The study findings showed upregulation of proteins associated with ongoing cell death, epithelial damage and tissue repair in post-COVID19 airways. This correlated with the presence of increased numbers of activated tissue resident CD8 T cells. Preliminary evidence suggests this altered airway landscape does improve over the long term, with reductions in airway immune cell numbers 1-year post discharge.
The acute response to SARS-CoV-2 infection is characterized by widespread upregulation of circulating proteins including IFN pathway proteins, chemokines, cytotoxic proteins, and markers of epithelial damage. More severe disease is associated with increased inflammatory proteins (e.g. IL-6, TNF, GM-CSF, IL-1RN and IL-18).
A similar pattern of upregulated proteins, especially chemokines like CXCL10 and cytokines such as IL-6, is seen in the airways during acute COVID19. 3-6 months after SARS-CoV-2 infection however, despite the presence of ongoing respiratory morbidity, the plasma proteins differentially expressed during acute disease appear to have returned to similar concentrations to those seen in healthy controls.
In contrast, the post-COVID19 airways continue to display an abnormal proteome, with both distinct and shared features to that seen in acute disease. Proteins linked to inflammation feature less prominently than in acute COVID-19, whereas upregulation of proteins involved in epithelial damage and repair (e.g. the EGFR ligand AREG and the epithelial marker KRT19) persist. MMP-3, which regulates the extracellular matrix (ECM), was also differentially upregulated in the post-COVID19 airway. MMP3 and AREG are both upregulated after influenza A virus (IAV) infection in vivo in mice, and in vitro in human fibroblasts and epithelial cells; and both are linked to epithelial repair and fibrosis in the lungs.
Elevated LDH and albumin in the airways provide further evidence of ongoing cell death and damage to respiratory barrier integrity post-COVID-19. This observation is reinforced by the upregulation of a module of correlated proteins in the post-COVID-19 BAL whose individual members reflect epithelial damage (EPCAM, KRT19), cell death (CASP3) and epithelial repair (TGFA), but also suggest a connection between these processes and immune cell recruitment and survival (CXCL9-11, IL-7). Increased cell death within the airways correlates with the frequency of T cells, primarily CD8 Trm cells, and with heightened respiratory dysfunction.
In mouse models of severe acute respiratory virus infection, CD8 T cells are known to act as a double-edged sword. Although the cytotoxic molecules and cytokines they release are essential for clearing virus, they can also cause tissue damage and immunopathology.
While pre-existing virus specific CD8 Trm cells in the airways is thought to be protective against a re-encounter with the same virus, little is known about their role in long-term respiratory virus-related pathology, especially in humans. This is primarily due to the lack of relevant samples collected during the recovery period.
The post-COVID-19 data support the concept that sustained activation of CD8 Trm cells in the airways, long after recovery from acute disease, contributes to ongoing damage to the respiratory epithelium, resulting in airway disease.
The mechanism underlying increased Trm cells in the airways is unclear, although several studies have reported virus specific CD8 T cells in lung tissue up to a year post-infection.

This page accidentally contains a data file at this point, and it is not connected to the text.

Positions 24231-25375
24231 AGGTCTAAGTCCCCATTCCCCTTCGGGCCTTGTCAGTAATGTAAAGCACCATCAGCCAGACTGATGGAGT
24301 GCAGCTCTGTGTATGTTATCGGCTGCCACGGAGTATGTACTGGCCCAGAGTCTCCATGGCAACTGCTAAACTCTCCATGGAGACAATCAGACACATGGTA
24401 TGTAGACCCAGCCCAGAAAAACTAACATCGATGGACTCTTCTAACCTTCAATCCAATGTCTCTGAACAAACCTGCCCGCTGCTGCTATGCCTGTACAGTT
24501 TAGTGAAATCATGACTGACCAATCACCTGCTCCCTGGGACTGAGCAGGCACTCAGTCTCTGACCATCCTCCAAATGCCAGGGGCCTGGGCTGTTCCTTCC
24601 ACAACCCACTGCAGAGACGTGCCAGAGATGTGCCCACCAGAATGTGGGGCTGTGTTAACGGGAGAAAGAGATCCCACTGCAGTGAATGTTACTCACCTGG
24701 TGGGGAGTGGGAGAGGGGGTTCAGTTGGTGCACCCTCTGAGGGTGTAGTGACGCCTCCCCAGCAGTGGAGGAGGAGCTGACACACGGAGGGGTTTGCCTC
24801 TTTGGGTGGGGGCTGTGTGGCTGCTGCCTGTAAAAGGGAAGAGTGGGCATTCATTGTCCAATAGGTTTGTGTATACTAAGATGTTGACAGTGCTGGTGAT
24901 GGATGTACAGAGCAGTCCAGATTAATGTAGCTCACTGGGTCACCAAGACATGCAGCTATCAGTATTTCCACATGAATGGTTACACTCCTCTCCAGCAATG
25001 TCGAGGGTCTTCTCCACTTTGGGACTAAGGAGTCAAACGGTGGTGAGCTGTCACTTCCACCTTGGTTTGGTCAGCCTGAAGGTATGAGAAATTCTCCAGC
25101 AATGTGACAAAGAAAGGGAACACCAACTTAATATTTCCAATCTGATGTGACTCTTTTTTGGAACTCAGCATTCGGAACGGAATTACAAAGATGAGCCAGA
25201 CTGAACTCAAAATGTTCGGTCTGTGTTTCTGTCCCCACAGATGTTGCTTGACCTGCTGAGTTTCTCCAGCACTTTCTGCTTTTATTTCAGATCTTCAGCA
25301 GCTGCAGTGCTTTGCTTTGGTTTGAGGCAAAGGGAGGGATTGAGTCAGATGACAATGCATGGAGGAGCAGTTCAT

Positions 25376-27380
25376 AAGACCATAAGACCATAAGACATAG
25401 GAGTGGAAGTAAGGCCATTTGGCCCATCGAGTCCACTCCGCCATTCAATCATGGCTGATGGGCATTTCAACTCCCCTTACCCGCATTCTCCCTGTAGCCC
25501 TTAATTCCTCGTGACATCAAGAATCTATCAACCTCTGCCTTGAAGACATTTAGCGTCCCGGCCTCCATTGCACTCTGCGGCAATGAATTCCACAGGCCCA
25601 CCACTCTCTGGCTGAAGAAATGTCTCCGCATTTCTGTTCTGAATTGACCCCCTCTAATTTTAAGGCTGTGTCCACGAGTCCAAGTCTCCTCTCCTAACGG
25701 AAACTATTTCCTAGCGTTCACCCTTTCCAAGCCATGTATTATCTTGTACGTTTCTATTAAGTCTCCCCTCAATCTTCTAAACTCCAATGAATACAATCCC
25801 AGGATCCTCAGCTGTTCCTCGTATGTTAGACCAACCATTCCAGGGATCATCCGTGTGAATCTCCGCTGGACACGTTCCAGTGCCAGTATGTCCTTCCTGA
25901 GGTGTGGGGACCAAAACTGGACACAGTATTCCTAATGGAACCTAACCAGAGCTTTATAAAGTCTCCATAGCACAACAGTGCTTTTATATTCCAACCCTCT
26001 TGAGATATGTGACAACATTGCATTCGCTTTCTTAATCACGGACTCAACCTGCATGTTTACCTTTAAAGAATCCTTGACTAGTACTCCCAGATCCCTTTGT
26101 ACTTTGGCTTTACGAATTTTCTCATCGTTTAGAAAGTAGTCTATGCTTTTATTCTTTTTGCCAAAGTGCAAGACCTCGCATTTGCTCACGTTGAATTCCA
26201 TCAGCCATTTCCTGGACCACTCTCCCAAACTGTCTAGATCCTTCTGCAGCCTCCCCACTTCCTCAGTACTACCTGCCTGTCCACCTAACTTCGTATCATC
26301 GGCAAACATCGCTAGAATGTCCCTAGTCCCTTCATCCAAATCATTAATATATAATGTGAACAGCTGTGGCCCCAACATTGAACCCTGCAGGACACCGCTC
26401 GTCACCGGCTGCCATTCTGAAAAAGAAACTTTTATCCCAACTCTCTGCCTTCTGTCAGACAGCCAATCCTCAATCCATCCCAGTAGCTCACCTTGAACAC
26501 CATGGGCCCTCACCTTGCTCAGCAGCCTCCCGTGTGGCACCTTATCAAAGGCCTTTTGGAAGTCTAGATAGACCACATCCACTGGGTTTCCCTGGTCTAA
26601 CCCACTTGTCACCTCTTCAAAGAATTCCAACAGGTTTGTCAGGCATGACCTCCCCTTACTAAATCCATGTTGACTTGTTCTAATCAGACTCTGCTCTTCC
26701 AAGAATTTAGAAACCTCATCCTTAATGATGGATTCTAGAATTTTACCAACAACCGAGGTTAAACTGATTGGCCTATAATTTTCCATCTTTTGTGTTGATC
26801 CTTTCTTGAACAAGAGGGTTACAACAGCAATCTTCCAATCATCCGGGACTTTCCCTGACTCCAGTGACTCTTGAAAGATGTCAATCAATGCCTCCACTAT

While virus specific CD4 and CD8 T cells rapidly expand, and form Trm cells, following SARS-CoV-2 infection, these cells rapidly contract after resolution of acute disease, with CD8 Trm cells declining more rapidly than CD4 Trm.
The lungs of mice previously experienced IAV infection more robustly maintain CD8 Trm cells compared to uninfected lungs however, showing that severe infection promotes a pro-Trm niche. This fits with the observation that CD8 Trm cell numbers vary dependent on the proteins and extent of damage in the airways, and change longitudinally in the same individuals, while CD4 Trm cells remain relatively static.
In the post-COVID-19 patients, peripheral blood monocyte had normalized and did not correlate with markers of pulmonary dysfunction, but BAL intermediate monocytes were increased in patients with greater CT abnormalities. In humans, following inflammatory insults, monocytes are recruited to the airways to differentiate into new AMs. Severe viral infection can cause rapid depletion of the airway macrophage pool, and different subsets of monocytes contribute differentially to the replenishment of lung macrophages. Monocyte to macrophage transition is also more pronounced in chronic lung disease, with the newly generated monocyte-derived macrophages acting in a pro-fibrotic fashion. Increases in intermediate monocytes may therefore be indicative of heightened monocyte differentiation into airway macrophages, the numbers of which are increased in the post-COVID-19 airway compared to healthy controls.
Amplification of this process may then contribute to ongoing repair within the lungs. The progressive resolution of radiological abnormalities in the majority of post COVID-19 patients has been described, and within our study even the 3 patients with persistent respiratory abnormalities show improved CT and reduced airway immune cell infiltration.
This fits with the hypothesis that SARS-CoV-2 infection can result in organizing pneumonia, with subsequent changes reflecting ongoing epithelial damage and healing parenchyma rather than established fibrosis. Moreover, the involvement of the immune response in different aspects of ongoing respiratory disease post-COVID-19 suggests this recovery could be accelerated using immunomodulatory treatments.